It wasn't as lengthy as, say, the Xia Dynasty, which lasted about 500 years. It wasn't even comparable to the Ming Dynasty, which lasted nearly three centuries.

Even so, former Ute Ma Jian's wait to become a worldwide basketball figure must have seemed an eternity.

In the results-oriented world of big-time basketball, 15 years is a long time.

But at last his dream is being fulfilled.

That's him, commentating on worldwide television during the USA-China Olympic basketball game. There he is on CNN, discussing his role in bringing hoops to China. The Washington Post calls him "an oft-forgotten story in China's basketball history."

Ma Jian, they're saying, is China's basketball pioneer, the first to play for an American college or pro team.

Before Wang Zhizhi, before Yi Jianlian and before Yao Ming, there was Ma.

Now a television commentator in China, he has finally been discovered in other countries, too.

"I'm really proud of myself," he said on CNN, "because, you know — think about it — I am the one. If you say I am making history, well, maybe that's too big, but I did, actually."

Thanks in large part to Ma, a billion people in China really do care.

When Ryan Hunt, of Holladay, got the call from Utah assistant coach Tommy Connor in 1993, it was clear the Utes wanted him on their team. Yes, he had experience playing at Skyline High and Salt Lake Community College.

"But more important," added Connor, "we understand you speak Mandarin Chinese."

The Utes had signed a promising 6-foot-7 kid from China who didn't speak much English. So they needed Hunt, who served an LDS mission to Taiwan, to translate.

Ma had come to the United States to make his name after starring on the Chinese Olympic team. He was recruited to UCLA by coach Jim Harrick, who advised Ma to first attend Utah Valley State College, where he could upgrade his English and his understanding of American basketball.

But during his stay in Orem, Ma met Utah's coaches and decided to transfer there, instead.

It seemed a good plan at the time. Ma had found a college basketball program where he could learn from a legendary coach, Rick Majerus. In return, the Utes acquired a strong, agile, good-shooting forward.

Ma played fairly well his first year at Utah, starting 27 of 28 games, averaging 8.2 points and 3.7 rebounds. But even then, things didn't go smoothly. They seldom did with the demanding, obsessive Majerus. Ma was a foreign star whose game flourished in a free-flowing attack. Majerus built his teams on meat-grinder defense and exhaustive, screen-heavy offense.

Meanwhile, other stars were quickly arriving. By the time Ma was a senior, Majerus had added key players like Alex Jensen, Keith Van Horn, Andre Miller and Brandon Jessie. Van Horn was the meal ticket, not Ma.

His confidence already shaky, Ma started the first three games of the 1994-95 season but ended up playing in only nine more.

"Ma played in the Maui Tournament that second year and made a couple of mistakes, and for whatever reason, from that point on, I think patience was lost, at least on Majerus' end," said Hunt. "Ma got in a funk and couldn't come out of it."

American basketball was far more defense-oriented and aggressive than Ma was used to. His average minutes dropped from 22 in 1993-94 to six the next year.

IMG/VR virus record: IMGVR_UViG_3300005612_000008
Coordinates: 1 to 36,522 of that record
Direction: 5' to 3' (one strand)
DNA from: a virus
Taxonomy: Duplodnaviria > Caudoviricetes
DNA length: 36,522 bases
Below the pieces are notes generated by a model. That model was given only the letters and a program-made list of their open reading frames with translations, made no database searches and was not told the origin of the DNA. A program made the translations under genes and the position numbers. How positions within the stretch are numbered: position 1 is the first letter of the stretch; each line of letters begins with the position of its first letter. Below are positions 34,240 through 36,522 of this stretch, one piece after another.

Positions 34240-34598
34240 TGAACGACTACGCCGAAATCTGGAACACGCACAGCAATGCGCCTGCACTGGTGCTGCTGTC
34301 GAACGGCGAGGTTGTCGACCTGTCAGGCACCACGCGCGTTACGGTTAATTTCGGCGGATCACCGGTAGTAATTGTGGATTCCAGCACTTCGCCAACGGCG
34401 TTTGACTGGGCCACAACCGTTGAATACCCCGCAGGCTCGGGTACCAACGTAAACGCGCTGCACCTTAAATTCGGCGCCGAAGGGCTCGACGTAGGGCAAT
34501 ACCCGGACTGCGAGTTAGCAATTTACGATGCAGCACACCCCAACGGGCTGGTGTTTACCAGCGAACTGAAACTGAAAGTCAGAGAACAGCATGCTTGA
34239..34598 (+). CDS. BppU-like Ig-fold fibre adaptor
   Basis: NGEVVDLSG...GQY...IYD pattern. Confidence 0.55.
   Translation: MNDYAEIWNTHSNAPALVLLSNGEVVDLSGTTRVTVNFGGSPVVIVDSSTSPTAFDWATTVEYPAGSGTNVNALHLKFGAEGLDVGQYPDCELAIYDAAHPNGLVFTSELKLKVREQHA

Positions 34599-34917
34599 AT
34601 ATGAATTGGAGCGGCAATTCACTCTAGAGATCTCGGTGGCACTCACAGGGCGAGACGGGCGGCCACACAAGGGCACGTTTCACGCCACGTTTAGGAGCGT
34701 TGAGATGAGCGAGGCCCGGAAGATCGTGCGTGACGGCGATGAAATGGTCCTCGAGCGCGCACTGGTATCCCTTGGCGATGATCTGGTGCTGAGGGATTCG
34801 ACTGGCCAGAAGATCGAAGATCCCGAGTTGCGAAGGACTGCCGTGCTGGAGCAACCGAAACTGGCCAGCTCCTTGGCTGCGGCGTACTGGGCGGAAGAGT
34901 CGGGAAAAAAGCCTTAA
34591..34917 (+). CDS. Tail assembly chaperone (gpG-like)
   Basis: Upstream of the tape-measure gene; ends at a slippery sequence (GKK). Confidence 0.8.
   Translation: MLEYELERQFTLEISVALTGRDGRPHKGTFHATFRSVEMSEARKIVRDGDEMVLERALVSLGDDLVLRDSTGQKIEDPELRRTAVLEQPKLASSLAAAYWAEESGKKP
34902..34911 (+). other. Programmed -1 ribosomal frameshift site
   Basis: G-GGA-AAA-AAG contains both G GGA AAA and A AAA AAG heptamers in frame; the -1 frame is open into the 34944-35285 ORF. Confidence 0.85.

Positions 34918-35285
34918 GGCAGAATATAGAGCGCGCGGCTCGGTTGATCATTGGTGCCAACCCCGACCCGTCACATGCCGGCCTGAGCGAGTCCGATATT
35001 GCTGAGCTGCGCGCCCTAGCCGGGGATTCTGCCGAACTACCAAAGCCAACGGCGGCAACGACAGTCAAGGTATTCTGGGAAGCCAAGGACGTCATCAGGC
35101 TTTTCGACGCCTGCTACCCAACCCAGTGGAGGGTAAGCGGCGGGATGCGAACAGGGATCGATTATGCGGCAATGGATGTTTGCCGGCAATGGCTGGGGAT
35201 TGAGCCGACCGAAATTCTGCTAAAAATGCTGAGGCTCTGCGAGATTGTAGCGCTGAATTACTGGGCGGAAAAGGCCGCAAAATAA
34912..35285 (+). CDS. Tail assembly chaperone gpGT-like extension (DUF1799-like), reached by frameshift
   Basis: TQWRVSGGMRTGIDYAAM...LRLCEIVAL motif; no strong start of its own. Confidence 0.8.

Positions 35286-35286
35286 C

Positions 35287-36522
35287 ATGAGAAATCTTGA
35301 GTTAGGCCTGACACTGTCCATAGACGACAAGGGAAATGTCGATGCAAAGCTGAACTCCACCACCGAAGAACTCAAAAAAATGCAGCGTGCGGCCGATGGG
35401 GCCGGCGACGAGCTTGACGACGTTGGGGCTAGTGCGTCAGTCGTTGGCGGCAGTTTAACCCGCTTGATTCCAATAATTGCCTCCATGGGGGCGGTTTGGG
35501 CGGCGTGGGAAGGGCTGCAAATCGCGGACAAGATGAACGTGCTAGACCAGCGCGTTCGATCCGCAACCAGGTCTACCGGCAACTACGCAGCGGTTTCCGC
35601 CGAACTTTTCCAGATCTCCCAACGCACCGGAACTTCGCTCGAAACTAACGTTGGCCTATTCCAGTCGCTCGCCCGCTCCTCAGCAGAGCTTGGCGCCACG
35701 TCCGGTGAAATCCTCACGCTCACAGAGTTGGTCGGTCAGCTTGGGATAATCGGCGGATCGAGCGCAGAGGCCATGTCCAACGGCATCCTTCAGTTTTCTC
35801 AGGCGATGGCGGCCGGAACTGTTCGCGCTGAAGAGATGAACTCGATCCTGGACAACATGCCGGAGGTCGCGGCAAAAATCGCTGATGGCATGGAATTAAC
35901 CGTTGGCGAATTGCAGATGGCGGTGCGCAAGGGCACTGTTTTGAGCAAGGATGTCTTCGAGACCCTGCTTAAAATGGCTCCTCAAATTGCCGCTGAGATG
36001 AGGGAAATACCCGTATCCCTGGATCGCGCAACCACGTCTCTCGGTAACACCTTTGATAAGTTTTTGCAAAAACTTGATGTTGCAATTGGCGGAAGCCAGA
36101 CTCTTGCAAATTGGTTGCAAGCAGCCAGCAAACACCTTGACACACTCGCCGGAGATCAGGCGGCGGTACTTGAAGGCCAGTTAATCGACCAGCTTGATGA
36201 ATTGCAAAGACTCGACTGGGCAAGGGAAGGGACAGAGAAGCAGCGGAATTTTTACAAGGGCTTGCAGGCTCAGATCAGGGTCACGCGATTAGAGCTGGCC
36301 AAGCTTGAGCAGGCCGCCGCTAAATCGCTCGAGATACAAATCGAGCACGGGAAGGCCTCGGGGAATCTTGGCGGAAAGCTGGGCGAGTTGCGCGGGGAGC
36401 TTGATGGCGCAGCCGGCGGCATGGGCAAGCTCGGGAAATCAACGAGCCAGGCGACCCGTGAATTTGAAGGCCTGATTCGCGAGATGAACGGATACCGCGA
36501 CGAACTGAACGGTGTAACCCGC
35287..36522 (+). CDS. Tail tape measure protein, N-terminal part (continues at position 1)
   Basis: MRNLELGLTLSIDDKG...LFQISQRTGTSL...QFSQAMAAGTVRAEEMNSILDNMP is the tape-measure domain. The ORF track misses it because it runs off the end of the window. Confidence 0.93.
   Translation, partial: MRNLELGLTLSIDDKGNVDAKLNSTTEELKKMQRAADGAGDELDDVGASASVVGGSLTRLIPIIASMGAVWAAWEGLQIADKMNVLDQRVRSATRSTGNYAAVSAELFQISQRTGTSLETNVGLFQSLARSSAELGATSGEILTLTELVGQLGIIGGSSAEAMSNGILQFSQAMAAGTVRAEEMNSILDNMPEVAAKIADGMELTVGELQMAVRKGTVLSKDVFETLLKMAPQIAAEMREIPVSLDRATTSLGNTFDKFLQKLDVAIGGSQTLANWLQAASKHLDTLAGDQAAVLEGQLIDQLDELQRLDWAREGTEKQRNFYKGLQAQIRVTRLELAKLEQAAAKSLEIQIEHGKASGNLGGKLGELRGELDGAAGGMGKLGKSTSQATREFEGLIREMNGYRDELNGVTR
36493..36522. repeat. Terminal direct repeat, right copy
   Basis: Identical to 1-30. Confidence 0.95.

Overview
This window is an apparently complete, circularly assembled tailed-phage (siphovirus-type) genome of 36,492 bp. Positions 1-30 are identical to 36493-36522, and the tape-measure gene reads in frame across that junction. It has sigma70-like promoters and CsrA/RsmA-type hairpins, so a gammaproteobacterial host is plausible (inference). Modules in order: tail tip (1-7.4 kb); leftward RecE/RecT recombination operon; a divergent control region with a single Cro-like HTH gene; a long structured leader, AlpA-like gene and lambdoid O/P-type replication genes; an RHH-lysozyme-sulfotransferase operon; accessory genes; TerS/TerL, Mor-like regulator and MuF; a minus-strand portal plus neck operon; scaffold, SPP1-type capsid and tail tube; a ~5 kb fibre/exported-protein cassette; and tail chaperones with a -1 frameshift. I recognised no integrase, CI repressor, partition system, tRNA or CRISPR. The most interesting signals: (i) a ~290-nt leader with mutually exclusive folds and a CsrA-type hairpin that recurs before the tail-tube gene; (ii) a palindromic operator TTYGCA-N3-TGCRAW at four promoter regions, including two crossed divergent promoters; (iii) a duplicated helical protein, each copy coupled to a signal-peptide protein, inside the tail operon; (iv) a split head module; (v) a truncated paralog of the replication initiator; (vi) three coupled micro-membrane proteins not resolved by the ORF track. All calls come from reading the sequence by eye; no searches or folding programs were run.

Like many other players, Ma was sometimes the recipient of Majerus' profane tirades at practice. Seems he was learning more English than he anticipated.

"Ma learned some pretty good words at the U.," laughed Hunt. "I hadn't heard half those words, either."

But in Chinese culture, being publicly shamed is an even bigger affront than in the West.

"It was definitely exaggerated in Ma's case," added Hunt. "You come from China, and he just had a hard time fitting in and playing that style. Majerus really gave up on Ma."

It wasn't that Ma had no skills. Hunt said that in pickup games at the U. and summer ball with Jazz players, he was "awesome," a "very good player" and "unstoppable." He could handle the ball like a point guard, shoot, jump and he had "a perfect NBA-type body."

Hunt said Ma "could dominate any type of pickup game."

But in the detailed, ponderous system that made Majerus successful, Ma couldn't breathe.

After college, he was invited to try out with the L.A. Clippers but didn't stick. He returned to China, where he was still disliked by officials who resented his departure. Nevertheless, he played the rest of his career in the Chinese pro basketball league.

Though still virtually unknown in America, in China he was an enduring star.

Five years ago, Hunt went to Shanghai to see his old college friend play.

"I knew who he was and his background, and that he played in the Olympics," said Hunt, "but I never really grasped who he was in China. I didn't realize who he was until I was there and saw the way he was treated. It was like the way people treated John Stockton and Karl Malone when they were here ... He's a celebrity. It would be like Deron Williams walking down State Street here."

Hunt said Ma doesn't bad-mouth Majerus, even today, and Ma has said he doesn't regret the decision to play in America.

"He was one of the classiest, nicest people you'd ever meet," said Hunt. "There's not one person that was on that team who would say anything bad about Ma Jian. He was a great guy and was trying to live his dream ... And he did in many, many ways. He didn't get the recognition and fame that Yao and others got, but he was the one that paved the way."

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